The Chinggis Khan statue east of the modern capital of Mongolia, Ulaanbaatar, houses a collection of artifacts and stands to show Chinggis Khan’s importance for the Mongolian people until today (photo: Susanne Reichert)

As I write this short communication for the spring newsletter I am sitting in a yurt in the Mongolian steppes and think about how I got here. I travelled from Ann Arbor to Germany to get on a plane to Ulaanbaatar, then into a car to drive into the countryside. I traversed not only several time zones but also climate regions, cultures, urban and pastoral divides. And yet, Mongolia is not the “exotic” other that one might assume from this description. Rather, I am interested to learn how we might overcome such dichotomies. As a Feodor Lynen-fellow of the Alexander von Humboldt-Foundation I decided to join the community of the University of Michigan, since here I find the combined expertise needed for my research project: I look into the empires of Chinggis Khan and Charlemagne in a cross-cultural perspective and conduct for the first time a systematic comparison between the two. Now, you might ask yourself, why? What do they have in common?

Although the Carolingian and Mongol empires appear starkly different – on the one hand a sedentary society based on agriculture, on the other one based on pastoralism – structural similarities are apparent, such as re-distributional mechanisms within the political economy or the fragmentation into different realms in following generations. Both were founded by highly charismatic and influential leaders, infamous for their bloody and ruthless conquests. The most striking similarity, however, lies within their mode of governance as both rulers had itinerant courts. Carolingian and Mongol courts moved constantly and seasonally, where they took advantage of local communities to support their retinue. Both diverted from traditional ways of governance and attracted foreign specialists to their courts, implemented new scripts and visual vocabularies. Both establishments of rule are accompanied by profound restructuring, the effects of which on the local population are largely unknown (such as the opening of markets, the introduction of new agricultural cultivation techniques/grain varieties, churches or other religious buildings).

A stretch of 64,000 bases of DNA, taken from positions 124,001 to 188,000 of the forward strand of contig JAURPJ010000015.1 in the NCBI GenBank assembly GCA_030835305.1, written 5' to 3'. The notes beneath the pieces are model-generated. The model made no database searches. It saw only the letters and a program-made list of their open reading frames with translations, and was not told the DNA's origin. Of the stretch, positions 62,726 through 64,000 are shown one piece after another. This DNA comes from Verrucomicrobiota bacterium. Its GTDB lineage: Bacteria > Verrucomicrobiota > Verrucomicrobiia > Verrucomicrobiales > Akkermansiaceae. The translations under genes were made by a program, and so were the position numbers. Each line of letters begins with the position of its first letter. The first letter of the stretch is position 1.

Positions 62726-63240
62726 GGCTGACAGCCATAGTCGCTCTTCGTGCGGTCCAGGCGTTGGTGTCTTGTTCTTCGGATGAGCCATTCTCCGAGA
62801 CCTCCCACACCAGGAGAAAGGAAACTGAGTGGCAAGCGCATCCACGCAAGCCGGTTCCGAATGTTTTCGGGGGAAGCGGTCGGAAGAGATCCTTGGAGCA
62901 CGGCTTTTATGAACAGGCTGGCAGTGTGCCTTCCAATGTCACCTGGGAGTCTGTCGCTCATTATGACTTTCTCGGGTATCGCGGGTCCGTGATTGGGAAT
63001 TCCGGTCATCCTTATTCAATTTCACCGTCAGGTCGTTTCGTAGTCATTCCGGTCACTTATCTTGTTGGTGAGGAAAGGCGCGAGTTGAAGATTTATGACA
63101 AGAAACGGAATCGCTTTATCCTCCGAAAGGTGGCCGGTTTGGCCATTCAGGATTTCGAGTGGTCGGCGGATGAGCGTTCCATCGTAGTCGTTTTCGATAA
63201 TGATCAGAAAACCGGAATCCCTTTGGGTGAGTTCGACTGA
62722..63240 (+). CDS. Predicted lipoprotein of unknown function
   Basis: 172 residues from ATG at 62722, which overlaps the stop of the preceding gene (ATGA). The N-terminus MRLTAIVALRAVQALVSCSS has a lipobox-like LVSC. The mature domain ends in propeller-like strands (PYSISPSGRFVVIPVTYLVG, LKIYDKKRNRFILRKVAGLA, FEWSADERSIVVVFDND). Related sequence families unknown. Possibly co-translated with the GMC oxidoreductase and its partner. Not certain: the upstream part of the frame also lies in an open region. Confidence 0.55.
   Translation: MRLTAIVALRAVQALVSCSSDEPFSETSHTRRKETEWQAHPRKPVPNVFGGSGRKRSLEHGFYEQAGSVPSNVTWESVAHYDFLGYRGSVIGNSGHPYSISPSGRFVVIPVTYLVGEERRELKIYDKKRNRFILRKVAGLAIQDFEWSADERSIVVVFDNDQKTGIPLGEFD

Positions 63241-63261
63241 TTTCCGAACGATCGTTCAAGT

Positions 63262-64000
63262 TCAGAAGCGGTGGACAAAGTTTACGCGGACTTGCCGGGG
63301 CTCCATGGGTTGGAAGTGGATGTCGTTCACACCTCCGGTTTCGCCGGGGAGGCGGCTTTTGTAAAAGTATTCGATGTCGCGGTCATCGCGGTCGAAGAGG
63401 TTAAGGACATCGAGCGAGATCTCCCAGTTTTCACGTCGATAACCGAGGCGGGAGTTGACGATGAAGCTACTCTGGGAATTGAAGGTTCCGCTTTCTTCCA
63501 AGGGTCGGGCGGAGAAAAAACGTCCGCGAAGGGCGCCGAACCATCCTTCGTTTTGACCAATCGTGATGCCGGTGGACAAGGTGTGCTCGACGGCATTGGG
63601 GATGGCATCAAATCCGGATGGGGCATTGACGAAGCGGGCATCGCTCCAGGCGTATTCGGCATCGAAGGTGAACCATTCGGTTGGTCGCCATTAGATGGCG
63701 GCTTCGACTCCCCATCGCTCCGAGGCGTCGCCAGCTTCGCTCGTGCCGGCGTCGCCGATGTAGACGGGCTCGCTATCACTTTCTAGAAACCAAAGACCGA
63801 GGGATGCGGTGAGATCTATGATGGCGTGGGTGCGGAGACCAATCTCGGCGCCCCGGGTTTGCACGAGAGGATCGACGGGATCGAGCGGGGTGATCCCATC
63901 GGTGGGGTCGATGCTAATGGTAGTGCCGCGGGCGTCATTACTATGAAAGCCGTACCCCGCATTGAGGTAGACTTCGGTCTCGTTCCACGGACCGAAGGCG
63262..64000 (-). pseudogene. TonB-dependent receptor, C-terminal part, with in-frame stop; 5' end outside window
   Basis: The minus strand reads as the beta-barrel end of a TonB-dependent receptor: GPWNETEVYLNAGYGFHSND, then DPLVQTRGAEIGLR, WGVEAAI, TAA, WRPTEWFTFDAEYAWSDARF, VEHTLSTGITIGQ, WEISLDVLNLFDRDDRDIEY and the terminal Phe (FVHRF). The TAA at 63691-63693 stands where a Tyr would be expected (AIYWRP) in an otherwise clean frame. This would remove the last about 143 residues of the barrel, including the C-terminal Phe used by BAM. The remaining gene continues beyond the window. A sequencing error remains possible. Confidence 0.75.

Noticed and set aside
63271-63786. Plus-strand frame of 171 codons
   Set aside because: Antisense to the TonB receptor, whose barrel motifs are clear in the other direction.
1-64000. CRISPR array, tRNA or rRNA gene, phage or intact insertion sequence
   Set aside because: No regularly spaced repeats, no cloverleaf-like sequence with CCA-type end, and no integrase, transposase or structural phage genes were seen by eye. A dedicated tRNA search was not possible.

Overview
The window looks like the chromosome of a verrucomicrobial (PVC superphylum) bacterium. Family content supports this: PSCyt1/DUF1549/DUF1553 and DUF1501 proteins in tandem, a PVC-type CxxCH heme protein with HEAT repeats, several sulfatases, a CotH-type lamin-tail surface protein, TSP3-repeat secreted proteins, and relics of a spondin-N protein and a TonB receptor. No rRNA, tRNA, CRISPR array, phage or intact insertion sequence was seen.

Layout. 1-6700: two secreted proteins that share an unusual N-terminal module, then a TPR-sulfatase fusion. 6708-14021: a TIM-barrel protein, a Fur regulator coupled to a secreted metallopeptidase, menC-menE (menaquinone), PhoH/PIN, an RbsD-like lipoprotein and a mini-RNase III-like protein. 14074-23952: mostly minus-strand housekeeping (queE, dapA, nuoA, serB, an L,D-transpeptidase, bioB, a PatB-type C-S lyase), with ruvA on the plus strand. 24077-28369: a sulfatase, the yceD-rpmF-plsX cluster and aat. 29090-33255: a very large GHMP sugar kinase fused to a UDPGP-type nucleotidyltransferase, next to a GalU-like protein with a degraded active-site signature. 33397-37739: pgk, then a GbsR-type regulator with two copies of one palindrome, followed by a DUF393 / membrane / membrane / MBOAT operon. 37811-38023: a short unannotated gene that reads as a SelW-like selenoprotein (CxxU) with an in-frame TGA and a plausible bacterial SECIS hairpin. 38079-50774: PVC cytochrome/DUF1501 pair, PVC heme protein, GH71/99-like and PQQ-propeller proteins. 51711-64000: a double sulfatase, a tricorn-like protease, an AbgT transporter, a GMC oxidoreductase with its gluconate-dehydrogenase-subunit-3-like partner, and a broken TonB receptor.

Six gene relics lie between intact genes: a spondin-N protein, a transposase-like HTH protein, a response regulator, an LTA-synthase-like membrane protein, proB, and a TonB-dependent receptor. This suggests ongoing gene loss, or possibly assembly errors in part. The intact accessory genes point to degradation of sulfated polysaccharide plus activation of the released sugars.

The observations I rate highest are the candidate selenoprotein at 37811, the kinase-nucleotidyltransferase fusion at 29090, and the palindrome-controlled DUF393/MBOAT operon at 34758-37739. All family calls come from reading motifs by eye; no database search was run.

For each of the two empires, their core areas are placed in the center of the investigation, in the case of the Mongols primarily the Orkhon valley with the capital Karakorum, in the case of the Carolingians the northern Rhineland between Aachen and Cologne. The inclusion of subsequent rulers allows for a diachronic perspective that aims at identifying changes in ruling practices and the underlying dynamics in the course of expansion and consolidation. As I am an archaeologist by training, the study is deeply rooted in the archaeological materials available but will incorporate written sources as well as close examination of the visual cultures of the two cases.

The intensive, systematic comparison is intended to reveal similarities in mechanisms and practices that lead to a deeper understanding and sharper description of the two cases. The central goal is to recast the way we think about empires. Rather than reiterating dichotomous notions of nomadic versus sedentary societies, this combined study of an Inner Asian and a European regime seeks to uncover common principles of governance and strategies for maintaining social power, thereby overcoming this artificial dichotomy. In this way, the proposed study represents a completely new endeavor within the broader field of comparative, global history and specifically in archaeology.